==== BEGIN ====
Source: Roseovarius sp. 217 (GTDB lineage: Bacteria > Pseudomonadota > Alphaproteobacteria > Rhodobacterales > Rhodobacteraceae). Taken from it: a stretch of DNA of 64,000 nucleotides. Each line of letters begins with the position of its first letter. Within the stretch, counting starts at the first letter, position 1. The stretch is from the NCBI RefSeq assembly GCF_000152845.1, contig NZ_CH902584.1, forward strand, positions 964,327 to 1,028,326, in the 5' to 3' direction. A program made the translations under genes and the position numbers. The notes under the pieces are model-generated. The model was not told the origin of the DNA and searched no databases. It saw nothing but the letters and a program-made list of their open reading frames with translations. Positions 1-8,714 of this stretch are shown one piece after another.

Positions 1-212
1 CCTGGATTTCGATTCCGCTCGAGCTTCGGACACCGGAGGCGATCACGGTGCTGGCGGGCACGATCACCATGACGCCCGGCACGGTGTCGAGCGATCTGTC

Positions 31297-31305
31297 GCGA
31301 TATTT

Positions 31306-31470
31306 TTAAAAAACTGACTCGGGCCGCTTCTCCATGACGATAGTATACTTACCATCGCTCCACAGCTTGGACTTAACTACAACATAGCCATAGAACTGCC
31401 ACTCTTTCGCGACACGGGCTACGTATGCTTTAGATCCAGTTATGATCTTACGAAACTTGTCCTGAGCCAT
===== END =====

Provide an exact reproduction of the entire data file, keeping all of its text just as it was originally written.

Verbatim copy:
Source: Roseovarius sp. 217 (GTDB lineage: Bacteria > Pseudomonadota > Alphaproteobacteria > Rhodobacterales > Rhodobacteraceae). Taken from it: a stretch of DNA of 64,000 nucleotides. Each line of letters begins with the position of its first letter. Within the stretch, counting starts at the first letter, position 1. The stretch is from the NCBI RefSeq assembly GCF_000152845.1, contig NZ_CH902584.1, forward strand, positions 964,327 to 1,028,326, in the 5' to 3' direction. A program made the translations under genes and the position numbers. The notes under the pieces are model-generated. The model was not told the origin of the DNA and searched no databases. It saw nothing but the letters and a program-made list of their open reading frames with translations. Positions 1-8,714 of this stretch are shown one piece after another.

Positions 1-212
1 CCTGGATTTCGATTCCGCTCGAGCTTCGGACACCGGAGGCGATCACGGTGCTGGCGGGCACGATCACCATGACGCCCGGCACGGTGTCGAGCGATCTGTC

Positions 31297-31305
31297 GCGA
31301 TATTT

Positions 31306-31470
31306 TTAAAAAACTGACTCGGGCCGCTTCTCCATGACGATAGTATACTTACCATCGCTCCACAGCTTGGACTTAACTACAACATAGCCATAGAACTGCC
31401 ACTCTTTCGCGACACGGGCTACGTATGCTTTAGATCCAGTTATGATCTTACGAAACTTGTCCTGAGCCAT